Perhaps no type of claim in Veteran’s Law is more under reported than the depression that is due to the physical problems the veteran suffered in service. Doctors tell us more than 90% of people that have serious chronic pain have depression. If a veteran has depression, which is the result of of the chronic pain of the service connected medical problem, that depression should also be service connected. Sometimes the depression rating can be higher than the rating for the original physical injury. Let me give you an example:
A veteran has a 30% service connected rating for a back problem that developed in service. The pain from the back problem causes him problems at work and at home. Eventually, shame and frustration breaks him down and he winds up hospitalized due to depression. His 30% rating for his back would only pay him $376 per month. But, it is possible to add his 50% rating for his depression and he would now be entitled to about $1,250 per month. In addition, during the time of the hospitalization, it is possible that he would be entitled to a 100% rating for about $2,700 per month.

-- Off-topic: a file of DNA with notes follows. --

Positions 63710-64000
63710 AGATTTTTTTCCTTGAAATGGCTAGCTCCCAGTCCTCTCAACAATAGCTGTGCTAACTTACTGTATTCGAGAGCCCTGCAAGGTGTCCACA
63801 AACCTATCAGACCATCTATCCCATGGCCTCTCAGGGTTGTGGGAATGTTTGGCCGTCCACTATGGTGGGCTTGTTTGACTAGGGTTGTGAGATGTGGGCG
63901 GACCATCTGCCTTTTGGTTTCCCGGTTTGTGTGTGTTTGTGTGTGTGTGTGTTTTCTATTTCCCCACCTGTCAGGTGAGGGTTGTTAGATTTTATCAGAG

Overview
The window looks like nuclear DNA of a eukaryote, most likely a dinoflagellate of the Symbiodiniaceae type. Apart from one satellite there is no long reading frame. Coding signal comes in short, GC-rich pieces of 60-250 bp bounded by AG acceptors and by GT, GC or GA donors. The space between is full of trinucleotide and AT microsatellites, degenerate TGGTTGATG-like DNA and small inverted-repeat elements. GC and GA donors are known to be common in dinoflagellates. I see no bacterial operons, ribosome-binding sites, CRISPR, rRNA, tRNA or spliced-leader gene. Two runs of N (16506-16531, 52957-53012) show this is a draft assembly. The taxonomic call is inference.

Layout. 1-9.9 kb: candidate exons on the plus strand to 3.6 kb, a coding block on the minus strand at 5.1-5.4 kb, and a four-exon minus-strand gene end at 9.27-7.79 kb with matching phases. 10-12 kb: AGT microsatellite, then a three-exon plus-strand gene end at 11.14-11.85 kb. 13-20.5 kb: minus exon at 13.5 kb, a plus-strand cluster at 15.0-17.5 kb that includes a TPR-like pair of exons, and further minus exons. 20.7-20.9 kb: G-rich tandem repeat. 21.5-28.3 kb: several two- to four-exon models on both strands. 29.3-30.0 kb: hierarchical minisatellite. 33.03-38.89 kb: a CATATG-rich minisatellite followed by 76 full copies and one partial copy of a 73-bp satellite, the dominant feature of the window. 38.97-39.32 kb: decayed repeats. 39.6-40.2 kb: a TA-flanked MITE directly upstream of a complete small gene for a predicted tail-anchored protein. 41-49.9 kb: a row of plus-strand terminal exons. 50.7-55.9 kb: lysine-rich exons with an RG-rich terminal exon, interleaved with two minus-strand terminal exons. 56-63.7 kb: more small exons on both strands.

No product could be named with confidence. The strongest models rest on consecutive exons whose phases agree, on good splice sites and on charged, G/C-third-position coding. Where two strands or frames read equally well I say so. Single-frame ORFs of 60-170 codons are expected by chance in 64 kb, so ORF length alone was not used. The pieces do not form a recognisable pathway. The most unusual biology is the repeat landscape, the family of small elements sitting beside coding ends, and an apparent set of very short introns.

Many veterans have lived with chronic pain for so long they do not even realize it is causing them depression. Sometimes their families don’t realize it either because the veteran has had pain as long as they can remember. They don’t even remember when the veteran was a “normal” person.
Veterans that have serious chronic pain should be examined by a psychologist or psychiatrist. This will not only help the veteran obtain benefits he deserves but more importantly will give the veteran mental tools he needs to deal with the depression. The psychologist can also help the family understand the veteran and make the situation better for everyone.